Running a marathon is seen as the big goal for committed runners – and it’s quite the triumph since running for so far and long is a big challenge no matter how healthy one is. I’ve never run a marathon and I just found out that there’s no reason to (phew!). It turns out that after looking at a lot of studies on health and running that just committing to a 5K run is enough.
5K seems to be the optimal distance for the vast majority of people given the fact that it’s long enough to be a challenge but not so long it can endanger one’s health.
So by focusing on the 5K, you’re optimizing health benefits and minimizing injuries, and if you’re deliberate about your training, you can maximize your fitness gains too. Training seriously for the 5K will get you close to your biological potential for aerobic fitness, Joyner said. “Seriously is the key though,” he said. The secret is high-intensity interval training, or HIIT — short periods of very hard efforts interspersed with easier recovery bouts. Studies show that these high intensity workouts produce greater improvements in VO2 max than the kind of long, slow workouts emphasized in many marathon training plans.1 Two-time U.S. 5,000-meter champion Lauren Fleshman has published a list of a dozen 5K-friendly HIIT workoutsat Strava, most of which require no track, just a stopwatch.
At the recent Paris marathon the runners literally generated electricity. Pavegen put down a series of tiles that create an electric charge when compressed, so all they had to do was lay the tiles along the marathon route. The resulting energy generated by the runners was enough to power signs and screens during the event; the goal is to have the marathon fully powered by the runners themselves.
The flexible tiles made from recycled truck tires will span a portion of the Champs Elysees for about 25 meters (82 feet) of the 42.2-kilometer course, according to Pavegen Systems Ltd., the U.K. maker of the tiles. Each footstep generates as much as 8 watts of kinetic energy, which is fed back to batteries that can charge display screens and electronic signs along the route, the company said.
Schneider Electric SA (SU), the race sponsor, aims to eventually make the Paris Marathon an event that generates energy rather than consumes it, Aaron Davis, the company’s chief marketing officer, said in Pavegen’s statement. London-based Pavegen aims for its tiles to help cut carbon emissions and boost energy efficiency in cities around the world in the future, it said.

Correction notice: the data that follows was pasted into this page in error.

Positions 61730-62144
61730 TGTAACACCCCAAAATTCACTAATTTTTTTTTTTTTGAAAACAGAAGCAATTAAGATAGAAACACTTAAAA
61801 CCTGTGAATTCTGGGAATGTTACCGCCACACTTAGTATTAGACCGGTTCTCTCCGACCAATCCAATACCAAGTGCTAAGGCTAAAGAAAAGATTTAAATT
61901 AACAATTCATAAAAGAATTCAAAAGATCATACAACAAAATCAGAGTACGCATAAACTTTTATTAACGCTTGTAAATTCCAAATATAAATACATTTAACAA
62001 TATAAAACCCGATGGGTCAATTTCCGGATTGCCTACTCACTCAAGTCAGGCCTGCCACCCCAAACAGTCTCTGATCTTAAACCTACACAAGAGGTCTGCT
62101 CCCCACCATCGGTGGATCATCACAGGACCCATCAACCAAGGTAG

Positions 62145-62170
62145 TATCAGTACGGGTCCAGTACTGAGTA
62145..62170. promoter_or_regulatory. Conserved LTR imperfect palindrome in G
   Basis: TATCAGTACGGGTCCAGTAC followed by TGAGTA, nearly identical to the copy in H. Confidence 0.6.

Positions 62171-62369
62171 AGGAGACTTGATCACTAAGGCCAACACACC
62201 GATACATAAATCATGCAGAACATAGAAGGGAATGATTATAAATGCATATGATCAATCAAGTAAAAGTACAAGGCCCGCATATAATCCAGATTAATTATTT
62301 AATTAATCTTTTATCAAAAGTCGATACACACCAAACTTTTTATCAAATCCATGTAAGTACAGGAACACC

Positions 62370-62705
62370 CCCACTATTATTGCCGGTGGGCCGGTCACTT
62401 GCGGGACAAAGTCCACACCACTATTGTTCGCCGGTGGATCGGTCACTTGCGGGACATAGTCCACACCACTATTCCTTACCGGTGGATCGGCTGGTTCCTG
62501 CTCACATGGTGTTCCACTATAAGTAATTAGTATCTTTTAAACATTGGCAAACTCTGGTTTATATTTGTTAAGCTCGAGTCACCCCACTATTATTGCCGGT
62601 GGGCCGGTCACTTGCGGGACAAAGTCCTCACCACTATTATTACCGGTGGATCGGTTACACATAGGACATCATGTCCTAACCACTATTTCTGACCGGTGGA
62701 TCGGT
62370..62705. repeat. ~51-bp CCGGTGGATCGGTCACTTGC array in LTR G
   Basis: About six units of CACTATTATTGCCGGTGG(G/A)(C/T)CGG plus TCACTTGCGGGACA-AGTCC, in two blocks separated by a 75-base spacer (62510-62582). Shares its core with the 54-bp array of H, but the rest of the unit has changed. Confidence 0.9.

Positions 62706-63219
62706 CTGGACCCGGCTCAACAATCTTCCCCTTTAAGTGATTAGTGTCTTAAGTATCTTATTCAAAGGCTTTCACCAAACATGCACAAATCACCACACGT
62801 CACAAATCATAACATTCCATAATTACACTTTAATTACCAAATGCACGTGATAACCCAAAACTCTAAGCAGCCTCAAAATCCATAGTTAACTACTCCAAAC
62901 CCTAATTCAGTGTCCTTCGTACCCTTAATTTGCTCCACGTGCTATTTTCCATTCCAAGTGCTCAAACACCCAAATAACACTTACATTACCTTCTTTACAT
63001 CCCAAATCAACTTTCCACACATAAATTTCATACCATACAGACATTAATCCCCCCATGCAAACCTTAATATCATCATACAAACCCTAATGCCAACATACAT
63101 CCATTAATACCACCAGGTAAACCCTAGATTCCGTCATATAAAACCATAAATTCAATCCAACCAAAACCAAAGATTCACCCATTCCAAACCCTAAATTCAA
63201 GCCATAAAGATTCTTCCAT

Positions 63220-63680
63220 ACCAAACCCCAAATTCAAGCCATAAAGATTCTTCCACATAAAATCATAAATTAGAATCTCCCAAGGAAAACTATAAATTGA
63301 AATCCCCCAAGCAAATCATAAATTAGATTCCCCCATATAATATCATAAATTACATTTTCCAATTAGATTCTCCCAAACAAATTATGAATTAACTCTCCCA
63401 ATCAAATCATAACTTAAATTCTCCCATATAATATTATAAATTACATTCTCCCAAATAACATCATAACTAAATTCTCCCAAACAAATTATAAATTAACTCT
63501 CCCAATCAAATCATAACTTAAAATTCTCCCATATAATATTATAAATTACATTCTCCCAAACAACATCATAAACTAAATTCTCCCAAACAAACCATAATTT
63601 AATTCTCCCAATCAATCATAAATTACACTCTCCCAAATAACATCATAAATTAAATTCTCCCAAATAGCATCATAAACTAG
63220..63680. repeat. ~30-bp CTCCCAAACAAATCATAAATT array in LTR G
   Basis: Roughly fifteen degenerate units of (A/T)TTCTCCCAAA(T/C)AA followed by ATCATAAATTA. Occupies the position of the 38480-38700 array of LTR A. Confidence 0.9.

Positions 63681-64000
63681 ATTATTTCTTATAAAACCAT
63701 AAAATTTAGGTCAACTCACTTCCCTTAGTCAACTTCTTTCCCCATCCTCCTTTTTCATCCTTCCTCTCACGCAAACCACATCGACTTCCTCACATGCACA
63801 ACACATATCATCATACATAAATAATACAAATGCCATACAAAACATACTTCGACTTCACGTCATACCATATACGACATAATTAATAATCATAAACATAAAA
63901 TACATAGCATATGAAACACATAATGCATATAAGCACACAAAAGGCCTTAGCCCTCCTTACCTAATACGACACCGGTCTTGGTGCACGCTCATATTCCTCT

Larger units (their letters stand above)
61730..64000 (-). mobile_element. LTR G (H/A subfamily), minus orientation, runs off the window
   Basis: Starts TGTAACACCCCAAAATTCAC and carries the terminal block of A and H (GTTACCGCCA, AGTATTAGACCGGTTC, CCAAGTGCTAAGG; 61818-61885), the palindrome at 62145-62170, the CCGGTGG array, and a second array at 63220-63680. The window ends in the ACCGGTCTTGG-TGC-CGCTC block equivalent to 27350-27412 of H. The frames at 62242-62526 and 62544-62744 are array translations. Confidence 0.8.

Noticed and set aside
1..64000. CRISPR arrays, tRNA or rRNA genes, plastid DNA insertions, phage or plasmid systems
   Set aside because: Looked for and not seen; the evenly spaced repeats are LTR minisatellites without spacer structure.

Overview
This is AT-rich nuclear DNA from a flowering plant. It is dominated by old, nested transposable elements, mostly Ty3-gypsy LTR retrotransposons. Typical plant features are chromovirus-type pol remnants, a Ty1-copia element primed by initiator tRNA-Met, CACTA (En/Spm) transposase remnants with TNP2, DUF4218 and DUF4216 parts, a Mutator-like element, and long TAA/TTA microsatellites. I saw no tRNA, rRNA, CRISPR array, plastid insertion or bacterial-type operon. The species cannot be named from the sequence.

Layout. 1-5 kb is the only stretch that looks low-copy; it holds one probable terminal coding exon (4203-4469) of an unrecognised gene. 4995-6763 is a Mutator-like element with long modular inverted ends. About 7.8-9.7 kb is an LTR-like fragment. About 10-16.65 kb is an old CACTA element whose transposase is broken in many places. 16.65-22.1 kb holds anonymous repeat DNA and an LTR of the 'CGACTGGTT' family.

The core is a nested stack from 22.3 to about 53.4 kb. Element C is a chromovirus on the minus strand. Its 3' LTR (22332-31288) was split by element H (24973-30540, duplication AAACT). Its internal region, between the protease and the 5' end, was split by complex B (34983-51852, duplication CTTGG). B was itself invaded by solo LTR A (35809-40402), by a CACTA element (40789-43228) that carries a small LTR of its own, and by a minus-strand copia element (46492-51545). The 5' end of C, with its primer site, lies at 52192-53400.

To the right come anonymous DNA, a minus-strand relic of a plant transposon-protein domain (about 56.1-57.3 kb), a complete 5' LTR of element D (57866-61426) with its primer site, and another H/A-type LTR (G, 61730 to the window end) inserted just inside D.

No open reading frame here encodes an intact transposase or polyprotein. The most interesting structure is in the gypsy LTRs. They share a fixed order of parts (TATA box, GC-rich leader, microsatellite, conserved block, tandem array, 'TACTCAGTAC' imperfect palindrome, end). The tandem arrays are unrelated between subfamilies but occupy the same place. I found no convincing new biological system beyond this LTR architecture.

You may hear from people who run that they feel great afterwards and get “addicted” to running, well it turns out our bodies may be born to run, which is why we get high from it.
As a doctor, Morganti knows what regular running does for her body. “Your heart gets stronger. It gets bigger. The amount of blood your heart can pump is more.” That’s called “stroke volume.” Oxygen metabolism gets more efficient, as well. “That means your blood vessels and muscles absorb more oxygen,” she says. “Running also builds new bone.”
But when I ask her about “runner’s high,” she lights up. “Oh, it’s really like an empowerment. And zen at the same time. You feel strong and light, and you feel relaxed.”
When it comes to running it’s not the shoes that count, it’s the muscles. Some researchers have examined barefoot runners compared to shoe runners and found out that barefoot runners don’t strike their heels like those who shoes. Running barefoot is fun and healthy!
“People who don’t wear shoes when they run have an astonishingly different strike,” says Daniel E. Lieberman, professor of human evolutionary biology at Harvard University and co-author of a paper appearing this week in the journal Nature. “By landing on the middle or front of the foot, barefoot runners have almost no impact collision, much less than most shod runners generate when they heel-strike. Most people today think barefoot running is dangerous and hurts, but actually you can run barefoot on the world’s hardest surfaces without the slightest discomfort and pain. All you need is a few calluses to avoid roughing up the skin of the foot. Further, it might be less injurious than the way some people run in shoes.”
Working with populations of runners in the United States and Kenya, Lieberman and his colleagues at Harvard, the University of Glasgow, and Moi University looked at the running gaits of three groups: those who had always run barefoot, those who had always worn shoes, and those who had converted to barefoot running from shod running. The researchers found a striking pattern.